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Maduro delivers state of the nation speech and announces new Foreign minister

Wednesday, January 16th 2013 - 08:54 UTC
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Elías Jaua is a former minister, Vice-president, ambassador and hopeful governor Elías Jaua is a former minister, Vice-president, ambassador and hopeful governor

Venezuela President Hugo Chávez has decided to appoint Elías Jaua as the new Minister of Foreign Affairs, announced Venezuelan Vice-President Nicolás Maduro during the Tuesday session at the National Assembly when he submitted the Yearly Report for fiscal year 2012.

Maduro had kept the foreign minister’s post after his appointment as vice president in October.

The session was led by Congress Speaker Diosdado Cabello. The president of the Supreme Tribunal of Justice (TSJ), Luisa Estella Morales; Adelina González, the president of the Repubilcan Moral Council, and the president of the National Electoral Council, Tibisay Lucena, also attended the event.

Maduro took the place of ailing President Hugo Chavez to deliver the short speech. He submitted the report in writing from Chavez’s government while the president remained in Cuba undergoing treatment after his fourth cancer-related surgery. Opposition politicians argued that the annual speech should have been postponed because the president is supposed to deliver it, and about a dozen walked out in protest.

Opposition leader Henrique Capriles said the naming of Jaua as foreign minister should be reviewed because it was unclear under what authority the vice president was acting when such powers belong to the president alone.

Oil Minister Rafael Ramirez dismissed the opposition’s allegations that the government was acting illegally by going ahead with the special legislative session.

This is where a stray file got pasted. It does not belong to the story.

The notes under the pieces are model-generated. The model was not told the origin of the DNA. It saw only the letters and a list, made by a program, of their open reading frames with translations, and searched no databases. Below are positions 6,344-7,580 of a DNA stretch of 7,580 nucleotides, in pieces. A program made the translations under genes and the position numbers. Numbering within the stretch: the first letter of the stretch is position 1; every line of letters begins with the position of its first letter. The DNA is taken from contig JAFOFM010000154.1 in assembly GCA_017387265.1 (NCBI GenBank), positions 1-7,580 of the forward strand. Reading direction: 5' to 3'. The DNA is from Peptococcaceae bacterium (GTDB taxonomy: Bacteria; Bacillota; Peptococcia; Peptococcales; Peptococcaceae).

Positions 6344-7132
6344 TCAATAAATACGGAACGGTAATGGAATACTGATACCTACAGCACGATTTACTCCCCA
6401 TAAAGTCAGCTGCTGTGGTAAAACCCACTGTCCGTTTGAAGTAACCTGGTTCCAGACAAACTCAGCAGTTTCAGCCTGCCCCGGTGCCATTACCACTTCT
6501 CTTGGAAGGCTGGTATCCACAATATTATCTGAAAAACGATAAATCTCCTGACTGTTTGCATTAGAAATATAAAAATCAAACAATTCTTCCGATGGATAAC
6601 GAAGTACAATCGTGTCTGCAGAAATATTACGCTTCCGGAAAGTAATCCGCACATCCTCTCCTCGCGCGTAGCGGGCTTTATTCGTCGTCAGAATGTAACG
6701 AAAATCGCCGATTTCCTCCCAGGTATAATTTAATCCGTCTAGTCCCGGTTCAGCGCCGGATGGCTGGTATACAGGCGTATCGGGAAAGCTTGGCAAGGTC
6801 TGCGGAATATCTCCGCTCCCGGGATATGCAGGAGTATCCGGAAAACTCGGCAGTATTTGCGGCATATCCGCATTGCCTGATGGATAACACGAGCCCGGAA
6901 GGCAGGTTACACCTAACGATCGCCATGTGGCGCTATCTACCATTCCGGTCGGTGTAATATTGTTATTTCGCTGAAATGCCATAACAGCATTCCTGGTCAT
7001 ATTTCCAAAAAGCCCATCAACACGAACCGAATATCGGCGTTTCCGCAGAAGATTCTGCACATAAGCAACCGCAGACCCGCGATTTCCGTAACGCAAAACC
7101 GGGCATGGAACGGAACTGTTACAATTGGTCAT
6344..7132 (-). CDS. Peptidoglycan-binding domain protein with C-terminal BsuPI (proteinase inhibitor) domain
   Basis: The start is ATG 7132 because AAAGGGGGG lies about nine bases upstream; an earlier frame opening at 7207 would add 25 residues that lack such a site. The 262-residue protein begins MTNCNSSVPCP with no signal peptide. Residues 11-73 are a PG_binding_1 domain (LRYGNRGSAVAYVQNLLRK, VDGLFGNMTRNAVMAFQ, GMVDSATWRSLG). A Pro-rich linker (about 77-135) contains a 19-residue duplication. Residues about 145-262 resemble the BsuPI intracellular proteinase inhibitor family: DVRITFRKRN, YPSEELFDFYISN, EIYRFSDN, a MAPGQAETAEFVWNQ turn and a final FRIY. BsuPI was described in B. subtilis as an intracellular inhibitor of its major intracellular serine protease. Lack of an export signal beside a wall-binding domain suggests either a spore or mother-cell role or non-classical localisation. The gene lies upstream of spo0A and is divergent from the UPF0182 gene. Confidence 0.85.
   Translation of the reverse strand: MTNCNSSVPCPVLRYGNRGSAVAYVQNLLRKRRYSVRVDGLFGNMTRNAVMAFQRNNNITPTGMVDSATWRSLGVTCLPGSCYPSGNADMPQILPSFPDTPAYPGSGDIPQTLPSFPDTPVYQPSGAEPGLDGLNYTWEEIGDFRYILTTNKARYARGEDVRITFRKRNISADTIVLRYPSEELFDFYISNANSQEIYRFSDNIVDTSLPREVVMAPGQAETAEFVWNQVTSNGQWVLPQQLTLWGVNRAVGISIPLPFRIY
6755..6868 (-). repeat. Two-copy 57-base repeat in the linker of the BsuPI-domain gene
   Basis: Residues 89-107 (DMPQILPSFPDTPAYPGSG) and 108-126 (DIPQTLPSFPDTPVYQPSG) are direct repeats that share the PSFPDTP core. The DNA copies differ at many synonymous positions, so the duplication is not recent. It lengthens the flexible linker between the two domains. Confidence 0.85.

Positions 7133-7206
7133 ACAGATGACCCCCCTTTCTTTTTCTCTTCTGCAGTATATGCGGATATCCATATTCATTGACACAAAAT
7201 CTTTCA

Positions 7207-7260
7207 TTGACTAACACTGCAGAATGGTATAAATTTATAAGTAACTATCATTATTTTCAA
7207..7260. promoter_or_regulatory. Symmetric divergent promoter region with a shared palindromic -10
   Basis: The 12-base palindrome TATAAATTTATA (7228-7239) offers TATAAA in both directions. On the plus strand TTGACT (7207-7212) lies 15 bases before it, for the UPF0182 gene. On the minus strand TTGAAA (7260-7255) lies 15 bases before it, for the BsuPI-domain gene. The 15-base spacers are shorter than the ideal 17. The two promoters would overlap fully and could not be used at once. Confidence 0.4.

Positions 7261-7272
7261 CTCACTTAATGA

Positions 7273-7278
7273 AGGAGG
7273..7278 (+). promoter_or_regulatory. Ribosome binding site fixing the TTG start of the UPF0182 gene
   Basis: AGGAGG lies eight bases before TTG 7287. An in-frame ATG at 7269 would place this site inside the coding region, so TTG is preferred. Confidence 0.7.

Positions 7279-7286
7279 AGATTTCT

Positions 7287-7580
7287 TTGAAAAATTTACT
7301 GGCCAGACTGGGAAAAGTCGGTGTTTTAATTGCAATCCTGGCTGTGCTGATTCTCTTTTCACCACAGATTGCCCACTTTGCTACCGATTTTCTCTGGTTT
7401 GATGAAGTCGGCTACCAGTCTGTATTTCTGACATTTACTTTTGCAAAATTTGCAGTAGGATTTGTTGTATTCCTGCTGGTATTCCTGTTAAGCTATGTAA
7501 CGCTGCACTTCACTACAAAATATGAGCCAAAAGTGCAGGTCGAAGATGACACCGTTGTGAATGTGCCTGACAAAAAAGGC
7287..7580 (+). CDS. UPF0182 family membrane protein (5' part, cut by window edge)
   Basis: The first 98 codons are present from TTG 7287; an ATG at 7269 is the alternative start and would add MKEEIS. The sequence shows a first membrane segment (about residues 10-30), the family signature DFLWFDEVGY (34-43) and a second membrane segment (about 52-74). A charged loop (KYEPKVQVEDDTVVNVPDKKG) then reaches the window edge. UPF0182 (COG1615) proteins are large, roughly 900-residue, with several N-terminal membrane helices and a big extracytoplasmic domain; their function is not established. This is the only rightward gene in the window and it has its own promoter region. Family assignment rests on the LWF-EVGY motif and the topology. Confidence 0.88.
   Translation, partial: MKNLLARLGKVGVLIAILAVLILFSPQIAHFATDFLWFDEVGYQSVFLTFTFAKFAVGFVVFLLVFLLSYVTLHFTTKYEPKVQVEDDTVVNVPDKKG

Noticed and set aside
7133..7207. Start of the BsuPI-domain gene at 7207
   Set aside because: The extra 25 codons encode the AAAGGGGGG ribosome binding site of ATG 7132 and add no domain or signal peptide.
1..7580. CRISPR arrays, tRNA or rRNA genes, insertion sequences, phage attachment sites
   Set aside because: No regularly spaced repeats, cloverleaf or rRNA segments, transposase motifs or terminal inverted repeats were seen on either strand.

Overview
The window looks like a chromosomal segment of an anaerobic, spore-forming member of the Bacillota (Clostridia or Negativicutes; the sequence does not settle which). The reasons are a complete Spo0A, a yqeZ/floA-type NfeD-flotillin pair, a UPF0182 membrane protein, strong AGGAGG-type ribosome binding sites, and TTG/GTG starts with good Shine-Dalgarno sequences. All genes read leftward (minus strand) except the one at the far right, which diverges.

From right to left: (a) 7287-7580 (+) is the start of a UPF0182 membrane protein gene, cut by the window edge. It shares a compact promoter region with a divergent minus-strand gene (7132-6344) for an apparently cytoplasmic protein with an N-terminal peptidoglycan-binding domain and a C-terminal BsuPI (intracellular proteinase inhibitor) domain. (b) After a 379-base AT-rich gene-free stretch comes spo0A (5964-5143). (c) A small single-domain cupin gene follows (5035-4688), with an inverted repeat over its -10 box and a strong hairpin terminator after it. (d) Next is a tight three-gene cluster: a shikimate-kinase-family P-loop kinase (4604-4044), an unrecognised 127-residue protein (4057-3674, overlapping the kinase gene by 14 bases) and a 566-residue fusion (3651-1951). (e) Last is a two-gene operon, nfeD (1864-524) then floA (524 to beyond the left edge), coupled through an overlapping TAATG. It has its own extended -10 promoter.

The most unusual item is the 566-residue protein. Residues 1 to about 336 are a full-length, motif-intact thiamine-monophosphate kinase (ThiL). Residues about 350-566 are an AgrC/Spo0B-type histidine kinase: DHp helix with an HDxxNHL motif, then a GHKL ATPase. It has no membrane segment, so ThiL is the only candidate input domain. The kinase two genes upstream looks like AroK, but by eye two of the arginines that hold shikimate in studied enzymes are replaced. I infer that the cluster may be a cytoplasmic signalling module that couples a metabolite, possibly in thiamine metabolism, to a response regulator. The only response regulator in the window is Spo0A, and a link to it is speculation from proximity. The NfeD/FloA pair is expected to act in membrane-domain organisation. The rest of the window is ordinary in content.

‘‘There’s no constitutional controversy,’’ Ramirez told reporters, calling the politicians who walked out ‘‘the most extremist sector of the far right.’’

It was the second time in less than a week that Maduro has presided over an event that would normally have been led by Chavez. Maduro says Chavez remains in charge as president, though it is unclear when the president might be well enough to address Venezuelans or return home.

During last January’s the state of the union address, Chavez spoke for nine hours before lawmakers even as he was undergoing cancer treatments.

This year, Maduro spoke for about 15 minutes and turned over to National Assembly President Diosdado Cabello two red books containing the government’s annual report.

Maduro cited a clause in the constitution that says the vice president may present reports to the legislature if asked to do so by the president.

‘‘Nicolas didn’t come to take the place of the president. He came to bring the documents ... under instructions from the president,’’ Cabello told reporters.

Elias Jaua, 44, is a former university professor who served as Vice-President with Chavez from January 2010 to October 2012. He has a Sociology degree from the Central University of Venezuela. In 2000 he was part of the National Legislative Commission and Minister of the Executive branch Secretariat from 2000 to 2001. He was nominated as Venezuelan Ambassador to Argentina in 2002 and later served as Minister of Agriculture before being appointed as Vice-President in January 2010, while remaining Minister of Agriculture.

On 15 December 2011, following a major reshuffle of the Venezuelan political leadership, President Chávez proposed Jaua to be the PSUV candidate for governor of the state of Miranda. He resigned the vice presidency on 13 October 2012 to compete in the election and was replaced by Nicolas Maduro. He lost the election on 16 December 2012 to governor Henrique Capriles, who had stepped down in June 2012 to unsuccessfully challenge Hugo Chávez for president.

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  • Anglotino

    Chavez can appoint a new minister...... but he can't record 10 words to tell his people he is alright and alive.

    Something smells off..... or is it just the formaldehyde I can smell?

    Jan 16th, 2013 - 10:55 am 0
  • Captain Poppy

    The people of veneuzla are blind mice. They think it is ok to push aside the constitution and run the country without an elected leader. What if they did not love their “beloved leader”? He is a dead Pied Piper only they are not telling the public. After a few months they will be use to the “new” way and new hand picked puppet.

    Jan 16th, 2013 - 11:14 am 0
  • ptolemy

    @2 “After a few months they will be used to the “new” way and new hand picked puppet.”

    Ah yes, such is the way in Argentina too. Maybe it's just a cultural thing.

    Jan 16th, 2013 - 11:25 am 0
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